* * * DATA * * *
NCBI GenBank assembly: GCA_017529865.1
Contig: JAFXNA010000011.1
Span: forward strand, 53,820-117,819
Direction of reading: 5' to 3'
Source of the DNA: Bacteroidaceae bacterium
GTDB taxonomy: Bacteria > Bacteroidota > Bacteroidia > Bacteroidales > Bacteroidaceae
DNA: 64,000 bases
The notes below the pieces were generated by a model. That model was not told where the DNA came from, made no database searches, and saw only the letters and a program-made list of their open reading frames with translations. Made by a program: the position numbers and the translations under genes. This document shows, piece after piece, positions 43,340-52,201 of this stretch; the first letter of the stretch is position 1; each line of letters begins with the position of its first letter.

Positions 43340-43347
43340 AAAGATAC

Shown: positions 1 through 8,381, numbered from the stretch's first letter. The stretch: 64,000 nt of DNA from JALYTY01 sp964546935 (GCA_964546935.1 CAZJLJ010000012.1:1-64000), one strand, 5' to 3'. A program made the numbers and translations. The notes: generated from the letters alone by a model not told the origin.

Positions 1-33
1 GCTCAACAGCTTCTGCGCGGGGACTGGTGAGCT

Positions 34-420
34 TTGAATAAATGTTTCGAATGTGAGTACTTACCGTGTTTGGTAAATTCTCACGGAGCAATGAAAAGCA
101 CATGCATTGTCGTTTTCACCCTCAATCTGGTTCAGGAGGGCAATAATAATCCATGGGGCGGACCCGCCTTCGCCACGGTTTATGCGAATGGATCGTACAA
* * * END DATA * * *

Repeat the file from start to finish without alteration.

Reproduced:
NCBI GenBank assembly: GCA_017529865.1
Contig: JAFXNA010000011.1
Span: forward strand, 53,820-117,819
Direction of reading: 5' to 3'
Source of the DNA: Bacteroidaceae bacterium
GTDB taxonomy: Bacteria > Bacteroidota > Bacteroidia > Bacteroidales > Bacteroidaceae
DNA: 64,000 bases
The notes below the pieces were generated by a model. That model was not told where the DNA came from, made no database searches, and saw only the letters and a program-made list of their open reading frames with translations. Made by a program: the position numbers and the translations under genes. This document shows, piece after piece, positions 43,340-52,201 of this stretch; the first letter of the stretch is position 1; each line of letters begins with the position of its first letter.

Positions 43340-43347
43340 AAAGATAC

Shown: positions 1 through 8,381, numbered from the stretch's first letter. The stretch: 64,000 nt of DNA from JALYTY01 sp964546935 (GCA_964546935.1 CAZJLJ010000012.1:1-64000), one strand, 5' to 3'. A program made the numbers and translations. The notes: generated from the letters alone by a model not told the origin.

Positions 1-33
1 GCTCAACAGCTTCTGCGCGGGGACTGGTGAGCT

Positions 34-420
34 TTGAATAAATGTTTCGAATGTGAGTACTTACCGTGTTTGGTAAATTCTCACGGAGCAATGAAAAGCA
101 CATGCATTGTCGTTTTCACCCTCAATCTGGTTCAGGAGGGCAATAATAATCCATGGGGCGGACCCGCCTTCGCCACGGTTTATGCGAATGGATCGTACAA